[Nambour Swarm Double-take]
Bee Swarm Removal from Nambour, Sunshine Coast
I never get tired of experiencing a swarm of bees, it’s an absolutely awesome sight and sound. (Turn on the volume!). This swarm of bees was captured at Nambour, Queensland, Australia.
This is a great example of why I always try to find the queen when removing swarms. I got call to remove the swarm that had settled in a palm tree the day before. I did a fairly straight forward swarm shake into a bucket, dropped them on a white sheet in front of the hive, found and caged the queen and watched them match into the box.
They were just about all in the box when all of a sudden they decided that they didn’t really like this box and started pouring out, all 20 to 30,000 of them. (Maybe they didn’t realise that the queen was in there because I has filled the box with frames of recently extracted frames which would have smelt strongly of another colony). Within a couple of minutes the box was almost completely empty, apart from a couple of bees and the queen in her cage.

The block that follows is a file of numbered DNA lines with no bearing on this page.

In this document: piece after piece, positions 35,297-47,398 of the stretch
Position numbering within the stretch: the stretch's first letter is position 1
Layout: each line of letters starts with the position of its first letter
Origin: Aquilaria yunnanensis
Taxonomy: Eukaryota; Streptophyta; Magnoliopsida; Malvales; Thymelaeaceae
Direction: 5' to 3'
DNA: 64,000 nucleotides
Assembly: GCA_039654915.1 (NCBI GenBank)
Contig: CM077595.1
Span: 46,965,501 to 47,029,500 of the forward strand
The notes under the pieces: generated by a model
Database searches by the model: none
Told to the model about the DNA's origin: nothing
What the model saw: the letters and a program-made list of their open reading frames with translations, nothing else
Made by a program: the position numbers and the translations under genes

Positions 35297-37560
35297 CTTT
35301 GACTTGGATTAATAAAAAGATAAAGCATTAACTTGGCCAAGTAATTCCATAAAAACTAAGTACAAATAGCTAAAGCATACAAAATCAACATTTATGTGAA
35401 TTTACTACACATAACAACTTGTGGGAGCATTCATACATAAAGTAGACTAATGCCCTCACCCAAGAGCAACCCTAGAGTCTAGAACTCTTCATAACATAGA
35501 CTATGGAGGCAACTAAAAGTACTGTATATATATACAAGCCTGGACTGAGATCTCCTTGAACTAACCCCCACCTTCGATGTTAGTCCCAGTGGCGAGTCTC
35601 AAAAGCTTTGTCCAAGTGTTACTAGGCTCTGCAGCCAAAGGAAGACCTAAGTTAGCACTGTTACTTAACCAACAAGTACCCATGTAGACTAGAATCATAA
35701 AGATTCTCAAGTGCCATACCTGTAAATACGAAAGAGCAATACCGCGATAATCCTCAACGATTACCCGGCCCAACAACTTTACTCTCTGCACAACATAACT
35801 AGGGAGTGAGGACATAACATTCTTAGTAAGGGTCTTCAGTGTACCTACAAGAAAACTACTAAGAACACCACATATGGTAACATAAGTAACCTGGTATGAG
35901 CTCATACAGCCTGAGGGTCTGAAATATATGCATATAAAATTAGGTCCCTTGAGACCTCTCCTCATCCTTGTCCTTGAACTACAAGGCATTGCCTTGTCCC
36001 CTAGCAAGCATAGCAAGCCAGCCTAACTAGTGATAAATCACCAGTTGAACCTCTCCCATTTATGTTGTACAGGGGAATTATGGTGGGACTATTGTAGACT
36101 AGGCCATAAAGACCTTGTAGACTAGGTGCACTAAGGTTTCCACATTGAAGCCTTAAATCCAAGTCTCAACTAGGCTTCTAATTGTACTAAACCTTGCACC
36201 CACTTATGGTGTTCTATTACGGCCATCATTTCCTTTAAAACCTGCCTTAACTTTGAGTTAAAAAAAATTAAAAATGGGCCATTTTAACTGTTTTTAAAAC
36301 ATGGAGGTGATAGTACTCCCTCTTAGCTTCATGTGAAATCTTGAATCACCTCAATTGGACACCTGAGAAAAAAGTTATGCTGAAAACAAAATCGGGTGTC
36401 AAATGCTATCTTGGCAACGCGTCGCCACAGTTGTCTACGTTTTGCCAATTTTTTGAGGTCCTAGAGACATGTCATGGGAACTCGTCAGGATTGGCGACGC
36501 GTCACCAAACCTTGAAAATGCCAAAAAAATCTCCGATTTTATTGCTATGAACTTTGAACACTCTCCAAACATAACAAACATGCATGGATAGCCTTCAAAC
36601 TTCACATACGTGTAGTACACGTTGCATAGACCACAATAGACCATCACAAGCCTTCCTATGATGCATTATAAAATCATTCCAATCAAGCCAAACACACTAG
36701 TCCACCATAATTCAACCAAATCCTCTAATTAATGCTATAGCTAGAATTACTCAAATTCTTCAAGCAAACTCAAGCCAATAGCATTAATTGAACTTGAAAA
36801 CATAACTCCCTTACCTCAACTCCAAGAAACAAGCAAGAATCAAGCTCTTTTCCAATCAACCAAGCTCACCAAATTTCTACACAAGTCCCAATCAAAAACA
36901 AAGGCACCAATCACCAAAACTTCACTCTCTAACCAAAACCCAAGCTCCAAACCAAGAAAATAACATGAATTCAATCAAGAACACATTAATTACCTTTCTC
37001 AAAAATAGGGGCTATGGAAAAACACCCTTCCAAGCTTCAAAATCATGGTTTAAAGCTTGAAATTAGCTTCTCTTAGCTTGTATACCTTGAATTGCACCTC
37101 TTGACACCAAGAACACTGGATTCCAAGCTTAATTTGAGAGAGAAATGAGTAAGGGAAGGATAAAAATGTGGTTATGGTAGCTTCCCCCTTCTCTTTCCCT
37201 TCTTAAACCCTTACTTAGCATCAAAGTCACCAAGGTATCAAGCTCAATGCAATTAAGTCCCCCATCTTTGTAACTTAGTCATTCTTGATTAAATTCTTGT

This is where this video begins. With the swarm airborne but queenless, I opened the lid of the catch box and put the queen cage on the top of the frames and just had to wait for the swarm to realise that they weren’t going anywhere without their queen. The queen releases powerful pheromones which can influence the way in which the colony behaves. In this case the queen pheromone acts as a magnet to the swarm forcing it to return to her and the catch box.
After a few minutes the swarm started to return and within about 20 minutes all was in order again, bees in the box for a second time, this time collectively fanning their nassanoff pheromone to further consolidate the new home for this colony.
Thanks Sarah and Pete for calling us in to do this bee swarm removal and save these bees.